This page covers the mods I’ve made to my Blackheart BH-15 valve amp. Although as standard it’s an excellent, single channel all valve amp, there were mods available for it, and in some respects it was designed to be modified!
Here’s the blurb about it from the Blackheart website :
Designed and prototyped in a one car garage in Austin, Texas, by non other than amp savant, Pyotr Belov, the Handsome Devil evokes classic tube tones more than reminiscent of the great American and British, plug and play workhorses that laid the foundation for Rock and Roll guitar tone starting in the ’60s. Just like it’s predecessor and little brother, the Little Giant 5, the BHE Handsome Devil is overbuilt to last with features and components you’d expect on a hand built, much more expensive piece of gear. Both the head and combo feature dual power modes allowing the Gods of Rock to dial in responsiveness and headroom in either 15W or 7W output. Separate Master and Level controls put both awesome power and responsibility in the unwashed hands of mankind. 3 Bands of well-tuned EQ make for nearly infinite voicing. From big fat overdrive to plucky, just-about-to-squeal if you hit me a little harder grease, the Handsome Devil covers classic tube tone with as few knob turns as possible through a well thought out set of features in a tough as a tank package.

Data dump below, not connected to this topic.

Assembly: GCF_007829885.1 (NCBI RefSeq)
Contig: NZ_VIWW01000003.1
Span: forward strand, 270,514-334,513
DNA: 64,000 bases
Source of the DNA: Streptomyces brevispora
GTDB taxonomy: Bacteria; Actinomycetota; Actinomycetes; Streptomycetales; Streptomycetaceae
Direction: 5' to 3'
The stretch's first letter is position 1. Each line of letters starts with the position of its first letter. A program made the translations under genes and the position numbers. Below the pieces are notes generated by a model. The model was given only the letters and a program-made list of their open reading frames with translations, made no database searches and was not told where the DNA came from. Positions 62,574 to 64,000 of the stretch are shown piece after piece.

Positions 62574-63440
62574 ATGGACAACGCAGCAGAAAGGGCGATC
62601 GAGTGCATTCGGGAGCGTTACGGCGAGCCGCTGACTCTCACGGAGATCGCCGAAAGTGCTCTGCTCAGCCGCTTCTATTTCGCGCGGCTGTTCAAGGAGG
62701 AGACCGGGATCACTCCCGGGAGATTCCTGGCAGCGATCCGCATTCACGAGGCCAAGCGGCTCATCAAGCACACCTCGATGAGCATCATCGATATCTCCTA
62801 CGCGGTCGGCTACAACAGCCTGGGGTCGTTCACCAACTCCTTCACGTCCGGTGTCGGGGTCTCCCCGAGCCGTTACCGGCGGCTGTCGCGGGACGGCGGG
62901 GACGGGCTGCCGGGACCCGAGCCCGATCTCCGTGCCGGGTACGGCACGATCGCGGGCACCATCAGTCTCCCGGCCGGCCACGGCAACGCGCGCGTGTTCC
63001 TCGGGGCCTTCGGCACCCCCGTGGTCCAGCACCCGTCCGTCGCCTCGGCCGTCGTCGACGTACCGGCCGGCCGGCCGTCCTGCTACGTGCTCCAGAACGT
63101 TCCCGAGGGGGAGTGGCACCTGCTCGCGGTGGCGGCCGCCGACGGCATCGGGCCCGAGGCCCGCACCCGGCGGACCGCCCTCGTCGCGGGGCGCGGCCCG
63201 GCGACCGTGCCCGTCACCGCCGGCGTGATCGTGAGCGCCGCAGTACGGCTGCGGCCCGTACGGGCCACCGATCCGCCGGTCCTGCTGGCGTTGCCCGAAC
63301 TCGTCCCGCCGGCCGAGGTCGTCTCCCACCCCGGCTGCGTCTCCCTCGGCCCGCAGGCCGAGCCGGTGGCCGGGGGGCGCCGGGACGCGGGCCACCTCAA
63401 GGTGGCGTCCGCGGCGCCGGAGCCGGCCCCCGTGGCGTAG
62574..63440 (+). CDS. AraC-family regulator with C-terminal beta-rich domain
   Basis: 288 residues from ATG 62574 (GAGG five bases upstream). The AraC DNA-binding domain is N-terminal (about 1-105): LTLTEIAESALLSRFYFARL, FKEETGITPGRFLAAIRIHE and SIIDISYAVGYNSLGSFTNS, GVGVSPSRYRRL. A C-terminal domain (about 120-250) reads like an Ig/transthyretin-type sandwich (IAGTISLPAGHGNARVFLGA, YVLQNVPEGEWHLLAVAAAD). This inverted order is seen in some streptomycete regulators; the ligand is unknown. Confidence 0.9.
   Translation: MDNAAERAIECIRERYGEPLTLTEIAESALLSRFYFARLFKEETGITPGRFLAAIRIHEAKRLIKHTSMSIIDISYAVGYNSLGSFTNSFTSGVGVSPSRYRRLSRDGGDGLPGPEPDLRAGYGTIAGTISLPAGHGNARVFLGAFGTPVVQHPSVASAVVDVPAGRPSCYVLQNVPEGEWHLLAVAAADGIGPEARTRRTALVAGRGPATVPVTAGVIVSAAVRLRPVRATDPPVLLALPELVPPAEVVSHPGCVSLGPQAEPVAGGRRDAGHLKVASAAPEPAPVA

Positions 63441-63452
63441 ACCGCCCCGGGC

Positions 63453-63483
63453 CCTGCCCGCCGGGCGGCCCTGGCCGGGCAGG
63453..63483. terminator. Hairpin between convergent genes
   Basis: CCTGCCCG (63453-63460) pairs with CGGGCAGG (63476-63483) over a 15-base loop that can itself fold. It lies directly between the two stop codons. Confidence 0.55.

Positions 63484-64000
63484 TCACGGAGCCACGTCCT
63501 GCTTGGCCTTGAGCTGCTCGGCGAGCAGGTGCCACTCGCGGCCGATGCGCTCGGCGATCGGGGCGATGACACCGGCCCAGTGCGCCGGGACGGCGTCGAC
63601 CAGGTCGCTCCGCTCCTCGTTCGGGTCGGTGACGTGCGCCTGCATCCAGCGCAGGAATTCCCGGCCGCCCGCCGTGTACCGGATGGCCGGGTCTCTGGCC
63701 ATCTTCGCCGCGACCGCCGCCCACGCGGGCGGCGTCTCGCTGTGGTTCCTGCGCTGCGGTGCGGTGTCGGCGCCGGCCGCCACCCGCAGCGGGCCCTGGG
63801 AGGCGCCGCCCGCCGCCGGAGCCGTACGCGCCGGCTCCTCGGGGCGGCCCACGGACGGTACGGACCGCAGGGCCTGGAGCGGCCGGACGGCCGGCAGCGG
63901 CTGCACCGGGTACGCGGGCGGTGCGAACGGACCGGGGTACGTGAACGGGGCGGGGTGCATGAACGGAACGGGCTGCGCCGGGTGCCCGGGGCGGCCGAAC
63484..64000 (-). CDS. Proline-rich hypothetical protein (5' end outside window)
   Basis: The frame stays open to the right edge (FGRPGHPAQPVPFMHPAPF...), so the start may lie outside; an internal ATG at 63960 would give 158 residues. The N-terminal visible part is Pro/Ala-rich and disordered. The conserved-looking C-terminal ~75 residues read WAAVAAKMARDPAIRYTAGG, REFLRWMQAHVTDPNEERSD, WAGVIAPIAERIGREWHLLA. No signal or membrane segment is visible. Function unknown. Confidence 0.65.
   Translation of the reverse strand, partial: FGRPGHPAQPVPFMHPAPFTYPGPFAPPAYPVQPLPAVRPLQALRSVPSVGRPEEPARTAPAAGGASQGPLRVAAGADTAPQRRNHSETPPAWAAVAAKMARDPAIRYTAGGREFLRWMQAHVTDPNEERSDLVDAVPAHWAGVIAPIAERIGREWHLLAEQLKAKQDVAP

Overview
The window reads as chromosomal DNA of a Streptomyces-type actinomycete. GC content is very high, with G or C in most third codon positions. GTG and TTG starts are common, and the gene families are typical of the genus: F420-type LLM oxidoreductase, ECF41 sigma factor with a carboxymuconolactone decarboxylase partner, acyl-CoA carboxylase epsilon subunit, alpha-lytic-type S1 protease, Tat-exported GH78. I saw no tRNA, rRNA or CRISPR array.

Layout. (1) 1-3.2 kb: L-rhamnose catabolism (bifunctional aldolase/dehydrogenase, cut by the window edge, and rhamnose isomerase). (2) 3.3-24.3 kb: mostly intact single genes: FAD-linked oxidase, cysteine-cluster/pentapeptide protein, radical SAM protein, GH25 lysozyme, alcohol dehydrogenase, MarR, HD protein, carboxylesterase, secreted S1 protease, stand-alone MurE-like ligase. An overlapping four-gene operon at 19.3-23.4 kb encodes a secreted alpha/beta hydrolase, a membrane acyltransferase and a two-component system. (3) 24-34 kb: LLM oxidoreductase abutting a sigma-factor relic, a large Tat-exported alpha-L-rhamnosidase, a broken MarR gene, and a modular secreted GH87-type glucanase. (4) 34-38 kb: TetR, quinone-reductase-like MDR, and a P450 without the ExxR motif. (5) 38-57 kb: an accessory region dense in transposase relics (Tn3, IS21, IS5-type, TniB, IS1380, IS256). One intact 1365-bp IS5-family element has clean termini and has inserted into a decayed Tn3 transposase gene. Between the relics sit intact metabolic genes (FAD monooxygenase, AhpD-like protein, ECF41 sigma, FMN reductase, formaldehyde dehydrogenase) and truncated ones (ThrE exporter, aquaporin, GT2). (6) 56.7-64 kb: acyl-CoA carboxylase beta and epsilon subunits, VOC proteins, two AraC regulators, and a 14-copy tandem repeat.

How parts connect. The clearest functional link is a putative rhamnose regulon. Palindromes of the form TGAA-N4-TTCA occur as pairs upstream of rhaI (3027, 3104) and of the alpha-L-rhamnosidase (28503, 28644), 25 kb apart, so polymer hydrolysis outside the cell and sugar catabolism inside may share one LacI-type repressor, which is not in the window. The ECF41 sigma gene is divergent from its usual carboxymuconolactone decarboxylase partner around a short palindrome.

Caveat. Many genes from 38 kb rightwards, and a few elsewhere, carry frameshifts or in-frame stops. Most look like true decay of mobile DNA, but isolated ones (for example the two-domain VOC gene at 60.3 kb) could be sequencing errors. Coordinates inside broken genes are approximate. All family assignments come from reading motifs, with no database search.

As expected, you get the simple elegance and robust component specs that mark BHE’s designs. From 1W, carbon-film resistors in the signal path to beefy, double sided pcb with 2 oz traces, 16 gauge, precision folded and welded chassis and mutli-ply, classically joined cabinetry, Blackheart is as serious about quality as they are about tone.
Available in a surprisingly compact head (BH15H) or single (but looking) 12″ combo featuring the specially designed 1216B Eminence speaker developed by Blackheart Engineering and Eminence Speakers.
Download the Owner’s Manual in PDF format here.
- » 15 Watts, Push-Pull, Class A
- » Outputs: 1 x 16 ohm jack, 2 x 8 ohm jacks, 2 x 4 ohm jacks
- » Preamps Tubes: 2 x 12AX7
- » Power Tubes: 2 x EL84
- » Solid State Rectifier with tap for future mods
- » Drive, Level, Treble, Mid, Bass and Presence controls
- » Pentode (15 Watts)/Triode (7 Watts) Switch
- » DC Power to filaments for super quiet operation
- » 15 ply (18mm) thick-void free plywood construction
- » 12″ Blackheart Model 1216A Speaker by Eminence with American Voicing, optimized for open back cabinet
It’s a 15W/7W combo which is built like the proverbial brick building. Compared to the Marshall Class 5 which I had before it, the Blackheart is made from far better materials. I’d confidently expect this combo to survive almost anything up to a nuclear blast. It’s heavy, the steelwork is excellent and the PCB is very solid.
The mods I’ve made are:
- Adding the Bitmo Dapper Devil voicing mod (gives it 3 voicing options)
- Adding a valve rectifier (thus giving it the choice of using solid state or valve rectification)
- Adding a Carling Off-Standy-On mains switch.
1. The Bitmo Dapper Devil voicing mod.
This gives it 3 voicings – “Stock”, “Tweed” and “Over the Top Boost”. (I’ve labeled the switch as STO)